House Bill Seeks to Resurrect Unnecessary, Heavy-Handed Regulation of the Internet
The House of Representatives passed a bill today aimed at reinstating heavy-handed regulation of the Internet put into place under the Obama Administration. The bill passed by a margin of 232-190, with only one Republican voting in favor of the proposal.
Associate Director of CEI’s Center for Technology and Innovation Jessica Melugin said:
“Today, the House of Representatives passed the dramatically and inaccurately named Save the Internet Act. The bill seeks to resurrect the unnecessary, heavy-handed government regulation of the Internet that depressed investment during the Obama administration.
“Just because the potentially pro-competitive or even pro-consumer possibilities of blocking, throttling, or fast lanes isn’t immediately apparent to today’s politicians doesn’t mean that Internet infrastructure owners should be denied their right to use and manage their property as they see fit.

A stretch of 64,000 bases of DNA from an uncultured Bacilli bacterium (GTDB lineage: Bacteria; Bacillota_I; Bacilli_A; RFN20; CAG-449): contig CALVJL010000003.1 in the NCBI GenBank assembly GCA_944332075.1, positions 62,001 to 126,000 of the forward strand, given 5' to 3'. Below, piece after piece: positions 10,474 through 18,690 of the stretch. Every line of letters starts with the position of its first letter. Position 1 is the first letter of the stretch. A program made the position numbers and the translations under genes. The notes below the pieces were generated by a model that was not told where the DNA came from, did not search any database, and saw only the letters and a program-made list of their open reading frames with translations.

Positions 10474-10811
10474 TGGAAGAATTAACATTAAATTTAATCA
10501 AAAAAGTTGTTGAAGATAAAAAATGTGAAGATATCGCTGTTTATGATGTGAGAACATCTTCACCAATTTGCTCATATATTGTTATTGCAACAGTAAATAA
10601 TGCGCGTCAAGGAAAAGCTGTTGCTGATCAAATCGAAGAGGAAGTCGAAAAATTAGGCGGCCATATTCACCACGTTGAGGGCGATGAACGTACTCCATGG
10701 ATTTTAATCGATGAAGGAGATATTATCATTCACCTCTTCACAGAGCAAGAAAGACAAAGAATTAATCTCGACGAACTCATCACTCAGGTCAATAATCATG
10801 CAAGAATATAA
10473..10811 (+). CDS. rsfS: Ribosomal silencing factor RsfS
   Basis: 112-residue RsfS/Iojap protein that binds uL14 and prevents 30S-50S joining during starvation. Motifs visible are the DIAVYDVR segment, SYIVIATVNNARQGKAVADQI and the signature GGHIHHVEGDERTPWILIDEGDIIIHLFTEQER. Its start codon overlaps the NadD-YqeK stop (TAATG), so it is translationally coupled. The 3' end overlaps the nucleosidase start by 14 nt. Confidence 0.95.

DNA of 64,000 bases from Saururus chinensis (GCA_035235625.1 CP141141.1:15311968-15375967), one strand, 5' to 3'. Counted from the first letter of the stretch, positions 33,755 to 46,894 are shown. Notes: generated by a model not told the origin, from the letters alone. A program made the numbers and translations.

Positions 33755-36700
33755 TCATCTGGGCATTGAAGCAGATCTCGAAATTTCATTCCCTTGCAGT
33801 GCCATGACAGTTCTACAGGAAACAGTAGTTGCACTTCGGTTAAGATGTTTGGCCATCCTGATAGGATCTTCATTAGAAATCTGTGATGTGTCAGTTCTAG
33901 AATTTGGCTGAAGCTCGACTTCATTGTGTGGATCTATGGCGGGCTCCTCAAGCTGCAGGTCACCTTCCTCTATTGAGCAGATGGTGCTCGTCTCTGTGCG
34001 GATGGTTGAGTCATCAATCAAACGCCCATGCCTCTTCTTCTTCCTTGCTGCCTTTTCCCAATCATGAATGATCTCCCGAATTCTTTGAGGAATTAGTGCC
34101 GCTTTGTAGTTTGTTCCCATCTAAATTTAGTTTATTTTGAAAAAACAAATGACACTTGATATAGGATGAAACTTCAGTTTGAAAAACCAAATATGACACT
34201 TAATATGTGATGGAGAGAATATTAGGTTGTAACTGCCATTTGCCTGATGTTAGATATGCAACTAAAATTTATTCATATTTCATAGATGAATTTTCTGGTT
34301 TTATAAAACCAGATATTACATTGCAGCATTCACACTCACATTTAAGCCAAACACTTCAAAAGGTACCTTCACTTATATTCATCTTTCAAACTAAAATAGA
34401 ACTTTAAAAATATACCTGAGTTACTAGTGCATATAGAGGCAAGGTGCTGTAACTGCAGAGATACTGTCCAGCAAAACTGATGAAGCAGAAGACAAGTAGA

“Reclassifying the Internet under Title II, so that the Federal Communications Commission (FCC) can regulate whatever innovation develops in the future with a free hand, politicizes one of the most successful and transformative technologies ever created.
“It seems that the obvious is in need of being articulated: the Internet isn’t broken. None of the cataclysmic predictions of the pro-regulation advocates came to pass when these same restrictions were lifted more than a year ago. Ironically, the real threat to the Internet is precisely the type of government hamstringing that the Save the Internet legislation proscribes.”
- Melugin in USA Today: No, the Internet is not About to be Destroyed
- Melugin: Net Neutrality Regulation Still a Bad Idea
- Melugin and Radia: A Net Neutrality Primer